Ohio - Lt. Col. John Boccieri, a deployed Air Force Reserve
airman reflects upon the American spirit...
ordinary citizens become extraordinary through service. But what
does it take for someone to be considered extraordinary?
people do extraordinary things daily.
We witness this, for
instance, when a young boy holds the door for an elderly woman
entering the store, or a when citizen jumps onto the subway tracks
to rescue a person who fell in front of an oncoming train, or when a
father donates a kidney so that his teenage daughter may live. These
examples demonstrate to us that ordinary citizens just like you and
I can be moved to extraordinary service.
I believe ordinary
citizens become extraordinary through service to others. The
separation from ordinary and extraordinary is that little extra each
of has to give for the betterment of us all.
Those who serve
our nation give that little extra every day. Because the United
States military is made up of an all-volunteer force - which in
itself is extraordinary - members of the military often view
themselves as ordinary. However, the past decade of war and the
history of our veterans of wars past, show us time and time again
that these seemingly ordinary citizens can be moved to extraordinary
service for our country.
An ordinary citizen who gave a
little extra for our nation is Army Staff Sgt. Joseph Gross, from
Stow, Ohio. Gross lost his leg in a suicide car bomb attack in Iraq
in 2005. As an amputee, ordinary life presents challenges, however,
as a Wounded Warrior Project Coordinator, Gross is bringing hope to
other wounded veterans; helping soldiers with Traumatic Brain
Injuries, amputations and other life-changing injuries.
Joseph Gross is an ordinary citizen performing an extraordinary
service for America.
United States Army Veteran Joseph Vrabel,
from Youngstown, Ohio, served our nation in the Korean War. When he
returned home, he continued to give a little extra to our nation.
Vrabel joined his local Veterans of Foreign Wars (VFW) and American
Legion posts, and became a commander for Ohio. Vrabel continued to
serve, and in his duties with the VFW and American Legion he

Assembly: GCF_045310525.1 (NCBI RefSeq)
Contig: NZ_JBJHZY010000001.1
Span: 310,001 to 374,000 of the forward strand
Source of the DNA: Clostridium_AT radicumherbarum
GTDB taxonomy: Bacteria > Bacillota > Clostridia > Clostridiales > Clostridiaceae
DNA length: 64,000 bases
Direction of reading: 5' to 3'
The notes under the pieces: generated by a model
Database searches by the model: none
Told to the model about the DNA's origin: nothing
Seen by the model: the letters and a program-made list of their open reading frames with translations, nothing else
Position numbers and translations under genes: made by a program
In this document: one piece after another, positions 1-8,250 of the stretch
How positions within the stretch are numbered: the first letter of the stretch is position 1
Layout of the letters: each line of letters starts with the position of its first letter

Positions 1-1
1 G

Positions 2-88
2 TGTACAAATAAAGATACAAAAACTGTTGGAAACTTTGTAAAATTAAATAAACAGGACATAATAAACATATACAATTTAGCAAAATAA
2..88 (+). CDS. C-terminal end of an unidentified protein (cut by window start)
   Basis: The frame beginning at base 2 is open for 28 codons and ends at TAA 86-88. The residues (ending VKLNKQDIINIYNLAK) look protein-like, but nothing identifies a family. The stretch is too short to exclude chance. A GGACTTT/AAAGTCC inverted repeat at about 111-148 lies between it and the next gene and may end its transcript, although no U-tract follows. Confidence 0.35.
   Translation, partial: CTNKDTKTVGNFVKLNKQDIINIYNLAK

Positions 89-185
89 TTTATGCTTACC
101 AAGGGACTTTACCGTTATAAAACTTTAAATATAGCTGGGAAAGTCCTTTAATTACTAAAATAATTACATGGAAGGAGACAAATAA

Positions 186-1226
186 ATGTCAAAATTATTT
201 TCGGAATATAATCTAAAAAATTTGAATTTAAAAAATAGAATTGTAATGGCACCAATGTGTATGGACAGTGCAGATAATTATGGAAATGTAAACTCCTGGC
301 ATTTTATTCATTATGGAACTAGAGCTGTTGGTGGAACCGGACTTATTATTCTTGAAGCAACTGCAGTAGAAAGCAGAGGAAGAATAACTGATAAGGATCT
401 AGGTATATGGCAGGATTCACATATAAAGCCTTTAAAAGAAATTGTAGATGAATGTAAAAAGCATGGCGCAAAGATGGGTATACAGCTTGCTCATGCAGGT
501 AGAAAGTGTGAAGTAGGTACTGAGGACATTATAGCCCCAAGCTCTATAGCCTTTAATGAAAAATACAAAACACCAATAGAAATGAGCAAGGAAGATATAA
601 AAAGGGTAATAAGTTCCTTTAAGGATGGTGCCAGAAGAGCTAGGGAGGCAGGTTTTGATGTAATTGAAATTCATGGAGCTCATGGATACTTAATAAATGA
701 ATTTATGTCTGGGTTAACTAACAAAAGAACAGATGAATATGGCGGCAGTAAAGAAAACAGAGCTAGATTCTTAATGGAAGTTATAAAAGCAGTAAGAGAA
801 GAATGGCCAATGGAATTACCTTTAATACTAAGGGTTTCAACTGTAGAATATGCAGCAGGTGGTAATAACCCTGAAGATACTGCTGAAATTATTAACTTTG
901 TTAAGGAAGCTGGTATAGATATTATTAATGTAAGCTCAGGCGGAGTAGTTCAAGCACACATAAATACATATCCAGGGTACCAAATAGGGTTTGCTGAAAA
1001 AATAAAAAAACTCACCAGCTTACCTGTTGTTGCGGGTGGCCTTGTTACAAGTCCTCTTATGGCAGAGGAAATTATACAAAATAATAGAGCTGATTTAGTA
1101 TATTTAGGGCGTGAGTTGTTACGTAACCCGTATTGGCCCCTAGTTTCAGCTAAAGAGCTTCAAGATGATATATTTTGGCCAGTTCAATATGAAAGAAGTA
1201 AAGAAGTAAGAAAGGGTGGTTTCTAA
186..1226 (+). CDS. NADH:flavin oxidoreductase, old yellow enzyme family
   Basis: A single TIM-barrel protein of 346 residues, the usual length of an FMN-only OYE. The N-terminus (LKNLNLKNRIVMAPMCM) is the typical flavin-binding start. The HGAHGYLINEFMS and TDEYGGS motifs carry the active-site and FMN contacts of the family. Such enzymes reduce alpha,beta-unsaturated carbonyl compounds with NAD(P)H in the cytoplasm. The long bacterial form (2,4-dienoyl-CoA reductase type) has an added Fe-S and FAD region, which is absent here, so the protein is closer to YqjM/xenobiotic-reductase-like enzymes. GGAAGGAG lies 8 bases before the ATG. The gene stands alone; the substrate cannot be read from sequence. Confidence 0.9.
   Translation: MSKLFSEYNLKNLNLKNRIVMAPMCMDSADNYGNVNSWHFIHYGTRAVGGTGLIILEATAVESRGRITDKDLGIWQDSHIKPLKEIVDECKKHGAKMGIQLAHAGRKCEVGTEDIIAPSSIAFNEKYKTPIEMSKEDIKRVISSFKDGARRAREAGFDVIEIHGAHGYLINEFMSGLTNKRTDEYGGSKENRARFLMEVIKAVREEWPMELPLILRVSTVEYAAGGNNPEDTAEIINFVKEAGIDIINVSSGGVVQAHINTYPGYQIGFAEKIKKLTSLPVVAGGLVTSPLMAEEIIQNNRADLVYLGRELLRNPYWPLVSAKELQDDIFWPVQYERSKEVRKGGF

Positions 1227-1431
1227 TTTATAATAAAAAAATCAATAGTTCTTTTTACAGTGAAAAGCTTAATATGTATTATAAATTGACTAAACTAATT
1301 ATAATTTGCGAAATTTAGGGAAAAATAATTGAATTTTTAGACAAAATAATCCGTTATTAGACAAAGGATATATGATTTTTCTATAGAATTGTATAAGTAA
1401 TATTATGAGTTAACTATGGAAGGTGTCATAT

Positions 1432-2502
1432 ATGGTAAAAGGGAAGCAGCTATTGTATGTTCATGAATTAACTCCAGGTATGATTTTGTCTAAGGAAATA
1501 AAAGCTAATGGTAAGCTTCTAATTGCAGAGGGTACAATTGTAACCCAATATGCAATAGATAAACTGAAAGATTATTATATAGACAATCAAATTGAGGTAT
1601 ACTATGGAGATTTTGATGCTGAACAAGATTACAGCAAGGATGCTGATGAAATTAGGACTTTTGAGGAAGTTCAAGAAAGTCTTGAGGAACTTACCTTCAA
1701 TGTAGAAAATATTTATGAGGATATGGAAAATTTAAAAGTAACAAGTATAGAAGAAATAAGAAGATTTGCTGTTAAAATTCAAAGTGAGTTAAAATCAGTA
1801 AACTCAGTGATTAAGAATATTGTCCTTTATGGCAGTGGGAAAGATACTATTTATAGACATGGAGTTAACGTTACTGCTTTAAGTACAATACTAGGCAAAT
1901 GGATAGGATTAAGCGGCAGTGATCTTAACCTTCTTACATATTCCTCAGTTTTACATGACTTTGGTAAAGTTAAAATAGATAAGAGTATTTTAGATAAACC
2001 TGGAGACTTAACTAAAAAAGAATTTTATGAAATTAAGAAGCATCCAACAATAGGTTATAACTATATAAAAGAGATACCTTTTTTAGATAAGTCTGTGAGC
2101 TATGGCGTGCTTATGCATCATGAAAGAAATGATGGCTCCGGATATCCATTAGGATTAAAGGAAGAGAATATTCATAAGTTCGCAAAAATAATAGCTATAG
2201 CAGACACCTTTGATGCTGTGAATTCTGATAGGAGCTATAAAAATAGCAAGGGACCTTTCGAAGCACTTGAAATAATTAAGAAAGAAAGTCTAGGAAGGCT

provided gifts to hospitalized veterans during the Holidays. He
sponsored a van transport program for veterans seeking medical care
at Northeast Ohio Veterans Clinics. Vrabel also supported local
youth teams, raising awareness of veterans' issues. Recently, Vrabel
was inducted into the Ohio Veterans Hall of Fame for extraordinary
service on, and off, the battlefield.
I believe these, and
many other extraordinary veterans share something in common. When
you meet them, you see they have a spirit about themselves, a
distinctive spirit which is uniquely American.
spirit is what drives ordinary citizens, people like Gross and
Vrabel, to extraordinary service to their nation. This American
spirit motivates them to leave our country only because our
government asked them too.
This American spirit sustains our
veterans when they are away from their families. This spirit
sustains them when they miss their children's birthday, when they
miss an anniversary or the holidays because they are overseas in
harm's way. This American spirit is about service and reflects the
hope and promise that is America. This American spirit is why we
wear the uniform and commit ourselves to the defense and service of
Veterans Day is about service and sacrifice. It
is a day to thank veterans for their extraordinary contributions to
America, but it is also a day for all of us to renew our call to
serve each other and give a little extra.
After all, when we
serve each other our nation gains strength. Our nation stays strong
because so many before us have served, so many before us have been
strong. We live in a strong country, with an American Spirit that
allows each of us to become extraordinary.
And for that opportunity we should thank a veteran.
Col. John A. Boccieri is deployed to Southwest Asia as the Deputy
Commander for the 386 Expeditionary Operations Group. He is also the
773rd Airlift Squadron Commander at the Youngstown Air Reserve
Station, Vienna, Ohio, and served as Ohio's 16th District
Congressman in the 111th Congress.
By USAF 1st Lt. Nathan Wallin
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